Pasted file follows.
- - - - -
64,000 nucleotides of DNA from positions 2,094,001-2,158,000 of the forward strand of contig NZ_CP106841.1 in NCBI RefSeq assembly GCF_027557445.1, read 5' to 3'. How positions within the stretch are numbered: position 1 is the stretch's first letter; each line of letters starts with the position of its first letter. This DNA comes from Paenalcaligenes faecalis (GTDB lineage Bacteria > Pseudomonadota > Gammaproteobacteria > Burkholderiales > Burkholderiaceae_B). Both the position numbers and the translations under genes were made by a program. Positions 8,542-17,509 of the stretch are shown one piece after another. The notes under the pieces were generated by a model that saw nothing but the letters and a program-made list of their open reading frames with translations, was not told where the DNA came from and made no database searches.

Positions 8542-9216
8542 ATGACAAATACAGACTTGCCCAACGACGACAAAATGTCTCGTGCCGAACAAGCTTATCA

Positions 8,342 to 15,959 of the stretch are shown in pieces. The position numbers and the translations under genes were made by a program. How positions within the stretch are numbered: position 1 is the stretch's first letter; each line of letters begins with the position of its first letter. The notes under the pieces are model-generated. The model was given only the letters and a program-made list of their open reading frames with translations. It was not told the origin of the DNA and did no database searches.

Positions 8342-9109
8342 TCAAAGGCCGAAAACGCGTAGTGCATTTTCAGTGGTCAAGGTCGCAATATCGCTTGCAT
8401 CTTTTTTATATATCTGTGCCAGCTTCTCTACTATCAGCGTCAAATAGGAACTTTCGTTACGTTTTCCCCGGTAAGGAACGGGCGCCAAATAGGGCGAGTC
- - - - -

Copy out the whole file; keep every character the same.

64,000 nucleotides of DNA from positions 2,094,001-2,158,000 of the forward strand of contig NZ_CP106841.1 in NCBI RefSeq assembly GCF_027557445.1, read 5' to 3'. How positions within the stretch are numbered: position 1 is the stretch's first letter; each line of letters starts with the position of its first letter. This DNA comes from Paenalcaligenes faecalis (GTDB lineage Bacteria > Pseudomonadota > Gammaproteobacteria > Burkholderiales > Burkholderiaceae_B). Both the position numbers and the translations under genes were made by a program. Positions 8,542-17,509 of the stretch are shown one piece after another. The notes under the pieces were generated by a model that saw nothing but the letters and a program-made list of their open reading frames with translations, was not told where the DNA came from and made no database searches.

Positions 8542-9216
8542 ATGACAAATACAGACTTGCCCAACGACGACAAAATGTCTCGTGCCGAACAAGCTTATCA

Positions 8,342 to 15,959 of the stretch are shown in pieces. The position numbers and the translations under genes were made by a program. How positions within the stretch are numbered: position 1 is the stretch's first letter; each line of letters begins with the position of its first letter. The notes under the pieces are model-generated. The model was given only the letters and a program-made list of their open reading frames with translations. It was not told the origin of the DNA and did no database searches.

Positions 8342-9109
8342 TCAAAGGCCGAAAACGCGTAGTGCATTTTCAGTGGTCAAGGTCGCAATATCGCTTGCAT
8401 CTTTTTTATATATCTGTGCCAGCTTCTCTACTATCAGCGTCAAATAGGAACTTTCGTTACGTTTTCCCCGGTAAGGAACGGGCGCCAAATAGGGCGAGTC